One of the key problems networks security professionals have to deal with is that attackers usually create and launch exploits for disclosed vulnerabilities more quickly than application vendors can deploy security updates. In addition to the time it takes to develop the security updates, you have to factor in the time it takes for most administrators to test these security fixes before deploying them, to realize that networks often go unprotected for a significant amount of time after an exploit becomes known.
This delay leaves computers vulnerable to attacks and exploitation, during a period when the bad guys know all about the exploit and are scrambling to take advantage of it before it’s patched. The Network Inspection System reduces these windows of vulnerability between disclosures and patch deployment from weeks to a few hours. That is a significant improvement and can make the difference between a network that goes on working and one brought down to its knees by a zero day attack.
The vulnerability research and the signature development are done by Microsoft’s Malware Protection Center (MMPC). For security bulletins that fix publicly-unknown vulnerabilities, NIS helps provide immediate protection shortly after the details of the vulnerability become publicly known. The MMPC also rapidly responds to zero day incidents by releasing NIS signatures for them as soon as they are known. At this time, NIS signatures help detect exploits of vulnerabilities in Microsoft products only. While this might be interpreted as a limitation when implemented with the TMG firewall (since the TMG firewall is intended to protect the entire network), it isn’t a problem at all when the NIS is included with Microsoft Security Essentials, since MSE can only be installed on Windows computers.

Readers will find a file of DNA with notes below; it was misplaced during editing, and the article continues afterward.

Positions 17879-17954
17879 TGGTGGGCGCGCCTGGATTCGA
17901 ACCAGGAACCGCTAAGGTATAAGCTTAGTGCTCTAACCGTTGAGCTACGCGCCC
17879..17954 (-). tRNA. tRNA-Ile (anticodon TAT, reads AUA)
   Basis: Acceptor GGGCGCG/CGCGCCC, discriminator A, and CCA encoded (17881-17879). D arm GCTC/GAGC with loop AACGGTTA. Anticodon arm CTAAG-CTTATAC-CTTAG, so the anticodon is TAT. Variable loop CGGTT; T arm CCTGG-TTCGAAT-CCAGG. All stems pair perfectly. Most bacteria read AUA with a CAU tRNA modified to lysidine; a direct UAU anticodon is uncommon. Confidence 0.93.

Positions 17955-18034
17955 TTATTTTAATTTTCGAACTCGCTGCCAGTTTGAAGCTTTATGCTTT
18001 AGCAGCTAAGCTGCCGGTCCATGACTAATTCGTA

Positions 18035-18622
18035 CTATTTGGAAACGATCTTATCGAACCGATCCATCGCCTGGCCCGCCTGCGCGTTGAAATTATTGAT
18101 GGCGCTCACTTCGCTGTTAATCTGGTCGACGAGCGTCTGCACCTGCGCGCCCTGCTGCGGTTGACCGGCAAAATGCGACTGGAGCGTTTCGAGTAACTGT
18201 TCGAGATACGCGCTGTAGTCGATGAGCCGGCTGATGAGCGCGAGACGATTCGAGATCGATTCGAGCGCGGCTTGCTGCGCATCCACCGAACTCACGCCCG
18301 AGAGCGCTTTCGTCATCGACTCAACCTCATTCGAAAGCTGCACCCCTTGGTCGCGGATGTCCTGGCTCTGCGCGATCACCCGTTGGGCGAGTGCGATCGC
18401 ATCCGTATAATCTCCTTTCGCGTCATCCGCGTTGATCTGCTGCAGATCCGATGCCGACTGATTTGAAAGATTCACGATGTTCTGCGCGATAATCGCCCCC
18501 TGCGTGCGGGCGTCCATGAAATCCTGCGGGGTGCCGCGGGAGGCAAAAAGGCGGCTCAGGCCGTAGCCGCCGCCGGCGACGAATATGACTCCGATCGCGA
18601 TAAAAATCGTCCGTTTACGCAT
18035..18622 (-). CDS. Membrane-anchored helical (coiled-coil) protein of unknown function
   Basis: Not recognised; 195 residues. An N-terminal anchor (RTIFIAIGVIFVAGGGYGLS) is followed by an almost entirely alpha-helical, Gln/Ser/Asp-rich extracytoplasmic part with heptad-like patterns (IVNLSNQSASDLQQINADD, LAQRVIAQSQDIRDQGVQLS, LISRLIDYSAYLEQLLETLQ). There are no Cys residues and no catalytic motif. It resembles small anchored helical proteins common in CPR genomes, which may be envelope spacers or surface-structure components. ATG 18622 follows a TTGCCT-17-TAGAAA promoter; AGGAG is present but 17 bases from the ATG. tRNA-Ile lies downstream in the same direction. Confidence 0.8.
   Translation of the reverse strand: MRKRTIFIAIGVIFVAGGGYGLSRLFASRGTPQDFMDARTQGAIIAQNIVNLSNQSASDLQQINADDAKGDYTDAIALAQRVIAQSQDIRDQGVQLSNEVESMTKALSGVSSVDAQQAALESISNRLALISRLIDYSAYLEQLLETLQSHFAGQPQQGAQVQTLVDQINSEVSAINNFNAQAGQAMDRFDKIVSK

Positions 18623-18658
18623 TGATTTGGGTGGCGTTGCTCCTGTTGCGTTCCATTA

Types of NIS Signatures
The Network Inspection System uses three types of signatures when performing its IDS/IPS functions:
- Vulnerability-based. These signatures will detect most variants of exploits against a given vulnerability.
- Exploit-based. These signatures will detect a specific exploit of a given vulnerability.
- Policy-based. These are signatures that are generally used for auditing purposes and are developed when neither vulnerability nor an exploit-based signature can be written.